Help me figure out how old this sign is?
September 13, 2013 5:53 PM   Subscribe

Approximately how old is this sign, and what font is it? The stucco facade could date from as early as the 1920s, but the lettering on the signs looks to my untrained eye to be from the 70s or later.
posted by Pruitt-Igoe to Media & Arts (19 answers total)
Looks about thirties forties to me. Deco/Streamline style.
posted by Ruthless Bunny at 6:00 PM on September 13, 2013 [1 favorite]

I also thought 40's, at the latest.
posted by jbenben at 6:18 PM on September 13, 2013

In 2007 the store had been around for "more than 20 years" according to the above-quoted story. My knee-jerk was 80s-90s.
posted by kmennie at 6:27 PM on September 13, 2013 [1 favorite]

Response by poster: Interesting. I wouldn't have associated that style of sign (banner, scroll, colourful), or the lettering with the 1940s. The stucco, yes.

This says the building (behind the facade) is from 1912 (it's in the 1910 city limts, though 1932 seems equally plausible because the city tends to annex first and build later), and the violin maker moved in in 1986.
posted by Pruitt-Igoe at 6:28 PM on September 13, 2013

Is that a sign with a shadow, or a painted-on shadow?
posted by The corpse in the library at 6:39 PM on September 13, 2013

Best answer: and the violin maker moved in in 1986.

That's when I'd date the signs, more or less. Signwriting is really hard to date, because it depends a lot on the signwriter. (The first answer to this previously talks a bit about how you can't really say 'what's the font?' for hand-painted signage: what you're dealing with is the work of an individual taught in a distinct trade that is not the same as typesetting.)
posted by holgate at 6:50 PM on September 13, 2013 [4 favorites]

Response by poster: Panoramio lets you zoom in pretty close. It looks like the upper sign is a bunch of flat pieces that are an inch or more out from the wall, and casting a shadow on it.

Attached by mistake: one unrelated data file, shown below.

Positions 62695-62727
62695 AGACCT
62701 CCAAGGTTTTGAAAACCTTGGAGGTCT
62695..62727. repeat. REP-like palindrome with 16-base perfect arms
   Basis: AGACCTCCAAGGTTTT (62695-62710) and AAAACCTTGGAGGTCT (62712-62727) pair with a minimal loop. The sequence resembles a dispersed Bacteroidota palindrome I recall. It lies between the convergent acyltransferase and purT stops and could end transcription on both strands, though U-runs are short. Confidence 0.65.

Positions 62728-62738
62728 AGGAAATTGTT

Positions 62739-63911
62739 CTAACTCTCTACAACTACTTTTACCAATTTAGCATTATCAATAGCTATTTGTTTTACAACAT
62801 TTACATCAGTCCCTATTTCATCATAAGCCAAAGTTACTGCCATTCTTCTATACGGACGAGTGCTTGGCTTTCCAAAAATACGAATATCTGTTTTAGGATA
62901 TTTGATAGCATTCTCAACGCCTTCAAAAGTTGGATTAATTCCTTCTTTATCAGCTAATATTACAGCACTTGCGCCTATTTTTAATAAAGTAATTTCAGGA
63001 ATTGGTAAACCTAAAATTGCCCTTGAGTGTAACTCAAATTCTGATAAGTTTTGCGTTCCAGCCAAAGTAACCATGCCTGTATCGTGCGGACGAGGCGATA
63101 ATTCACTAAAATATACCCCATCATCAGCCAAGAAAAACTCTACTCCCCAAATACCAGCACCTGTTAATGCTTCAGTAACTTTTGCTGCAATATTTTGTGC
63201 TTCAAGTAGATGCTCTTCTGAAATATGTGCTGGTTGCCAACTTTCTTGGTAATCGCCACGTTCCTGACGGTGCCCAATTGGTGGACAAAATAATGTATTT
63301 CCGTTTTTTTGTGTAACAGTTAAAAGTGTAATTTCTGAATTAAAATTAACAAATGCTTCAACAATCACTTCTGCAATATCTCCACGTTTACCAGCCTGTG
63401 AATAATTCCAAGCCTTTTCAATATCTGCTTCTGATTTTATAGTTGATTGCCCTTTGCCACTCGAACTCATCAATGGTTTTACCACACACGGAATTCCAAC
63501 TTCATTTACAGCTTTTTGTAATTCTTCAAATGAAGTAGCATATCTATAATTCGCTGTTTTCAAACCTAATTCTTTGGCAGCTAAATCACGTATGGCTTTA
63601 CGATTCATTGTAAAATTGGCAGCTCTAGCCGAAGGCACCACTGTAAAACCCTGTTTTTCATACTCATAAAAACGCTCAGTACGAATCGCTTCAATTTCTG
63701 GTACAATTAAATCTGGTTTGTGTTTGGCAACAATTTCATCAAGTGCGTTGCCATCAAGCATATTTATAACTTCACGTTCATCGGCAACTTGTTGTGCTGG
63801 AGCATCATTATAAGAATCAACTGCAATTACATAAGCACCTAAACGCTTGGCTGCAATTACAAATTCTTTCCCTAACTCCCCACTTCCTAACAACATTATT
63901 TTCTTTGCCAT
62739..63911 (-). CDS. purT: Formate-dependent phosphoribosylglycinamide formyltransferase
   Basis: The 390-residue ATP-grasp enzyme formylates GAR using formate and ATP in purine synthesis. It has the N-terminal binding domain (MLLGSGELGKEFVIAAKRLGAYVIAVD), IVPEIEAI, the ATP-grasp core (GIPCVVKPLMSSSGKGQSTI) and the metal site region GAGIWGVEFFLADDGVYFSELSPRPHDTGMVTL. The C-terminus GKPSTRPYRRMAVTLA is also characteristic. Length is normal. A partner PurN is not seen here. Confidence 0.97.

posted by Pruitt-Igoe at 6:51 PM on September 13, 2013

I agree with holgate. The facade is one age (my guess is actually the 20s, kind of a peak of faux-Mediterraneanism), the painted part of the sign another (and I bet pretty late, agreeing with 70s or 80s), and the center bits a third. I suspect the center bit is older than the words on the right and left which look added on at a later date.
posted by Miko at 8:08 PM on September 13, 2013

Does this help at all?
Since opening his shop in the mid-1980s, Gough has sold instruments to clients in Malta, Japan, Hong Kong, South Korea, Europe and all over North America.
It really does look faux old-timey instead of real old-timey, which is very consistent with the 80s stylistically.
posted by Miko at 8:10 PM on September 13, 2013 [1 favorite]

Best answer: The font is called Poppl Laudatio and dates from 1982.
posted by zadcat at 8:20 PM on September 13, 2013 [5 favorites]

nice spot, zadcat.

Although signwriting isn't typesetting, it definitely reflects contemporary fashions when not working in constrained environments like road signs, so I think kmennie also deserves credit for that knee-jerk: it reminds me of some of the signwriting I saw in the mid-80s, and I wouldn't be surprised if Poppl-Laudatio was floating around at the time.

If you zoom in with Panoramio, you can see varying degrees of dimensional shading on the lettering; also, note how tight the kerning is on the PA in REPAIRS. That's where the signwriting bit shows itself.
posted by holgate at 8:47 PM on September 13, 2013

Response by poster: Thanks, zadcat.

I was wondering, where have I seen that font? And after looking at samples of Poppl Laudatio I realize I was probably thinking of the Black Flag logo (the font is Friz Quadrata), or the old 80s Safeway logo, and signs throughout the store.
posted by Pruitt-Igoe at 9:34 PM on September 13, 2013 [1 favorite]

Response by poster: Heh, or like a heavier-weight Law & Order.
posted by Pruitt-Igoe at 9:42 PM on September 13, 2013 [1 favorite]

Font is similar to a super bold Optima (80s Safeway logo)
posted by SpecialSpaghettiBowl at 1:50 AM on September 14, 2013

This style of tapered or wedged sans became very popular in the late 1970s and 1980s. It's a category that includes Optima, Poppl Laudatio, Friz Quadrata and Albertus (noted as the font that turns up repeatedly in The Prisoner).

Not all were designed in those years – Albertus dates from 1932 – but their popularity peaked around that time.

These fonts have never completely gone out of fashion, especially with sign painters, because they're legible and agreeable to the eye.

Nonetheless, this is not Optima.
posted by zadcat at 11:28 AM on September 14, 2013 [1 favorite]

Response by poster: The 80s Safeway logo I was talking about looks like this and this. I don't think it's Optima, but I could be wrong.
posted by Pruitt-Igoe at 2:40 PM on September 14, 2013

That's absolutely not Optima. It's probably a custom logotype but it's based on something like ITC Elan, another 1980s font. Notice the half-sunk triangular quasi-serifs.
posted by zadcat at 2:49 PM on September 14, 2013

Pruitt, you're right - I was mis-remembering the Safeway logo - not optima at all. Zad's got you covered.
posted by SpecialSpaghettiBowl at 4:49 PM on September 14, 2013

Belated addition: a short film about Dublin's signwriters.
posted by holgate at 6:54 PM on May 15, 2014

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